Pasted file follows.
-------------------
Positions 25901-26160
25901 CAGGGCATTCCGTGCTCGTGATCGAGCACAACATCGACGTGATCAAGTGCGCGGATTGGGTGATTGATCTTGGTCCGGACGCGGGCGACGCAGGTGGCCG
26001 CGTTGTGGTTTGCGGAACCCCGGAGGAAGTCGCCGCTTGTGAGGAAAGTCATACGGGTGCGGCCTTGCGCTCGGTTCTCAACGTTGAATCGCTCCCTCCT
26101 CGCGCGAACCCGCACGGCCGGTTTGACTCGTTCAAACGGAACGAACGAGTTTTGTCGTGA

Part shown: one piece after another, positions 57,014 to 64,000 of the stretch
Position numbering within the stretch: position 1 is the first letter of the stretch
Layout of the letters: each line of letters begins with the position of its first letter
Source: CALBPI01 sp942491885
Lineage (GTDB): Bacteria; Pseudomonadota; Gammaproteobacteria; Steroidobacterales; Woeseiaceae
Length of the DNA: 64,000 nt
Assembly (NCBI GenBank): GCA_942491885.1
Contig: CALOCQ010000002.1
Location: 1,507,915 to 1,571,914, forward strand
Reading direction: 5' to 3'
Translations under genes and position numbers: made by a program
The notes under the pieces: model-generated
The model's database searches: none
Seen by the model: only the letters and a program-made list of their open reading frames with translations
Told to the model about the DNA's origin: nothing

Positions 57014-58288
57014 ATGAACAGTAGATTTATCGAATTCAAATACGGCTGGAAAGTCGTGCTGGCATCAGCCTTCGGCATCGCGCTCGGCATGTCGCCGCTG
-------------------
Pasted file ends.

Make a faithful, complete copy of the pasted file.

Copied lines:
Positions 25901-26160
25901 CAGGGCATTCCGTGCTCGTGATCGAGCACAACATCGACGTGATCAAGTGCGCGGATTGGGTGATTGATCTTGGTCCGGACGCGGGCGACGCAGGTGGCCG
26001 CGTTGTGGTTTGCGGAACCCCGGAGGAAGTCGCCGCTTGTGAGGAAAGTCATACGGGTGCGGCCTTGCGCTCGGTTCTCAACGTTGAATCGCTCCCTCCT
26101 CGCGCGAACCCGCACGGCCGGTTTGACTCGTTCAAACGGAACGAACGAGTTTTGTCGTGA

Part shown: one piece after another, positions 57,014 to 64,000 of the stretch
Position numbering within the stretch: position 1 is the first letter of the stretch
Layout of the letters: each line of letters begins with the position of its first letter
Source: CALBPI01 sp942491885
Lineage (GTDB): Bacteria; Pseudomonadota; Gammaproteobacteria; Steroidobacterales; Woeseiaceae
Length of the DNA: 64,000 nt
Assembly (NCBI GenBank): GCA_942491885.1
Contig: CALOCQ010000002.1
Location: 1,507,915 to 1,571,914, forward strand
Reading direction: 5' to 3'
Translations under genes and position numbers: made by a program
The notes under the pieces: model-generated
The model's database searches: none
Seen by the model: only the letters and a program-made list of their open reading frames with translations
Told to the model about the DNA's origin: nothing

Positions 57014-58288
57014 ATGAACAGTAGATTTATCGAATTCAAATACGGCTGGAAAGTCGTGCTGGCATCAGCCTTCGGCATCGCGCTCGGCATGTCGCCGCTG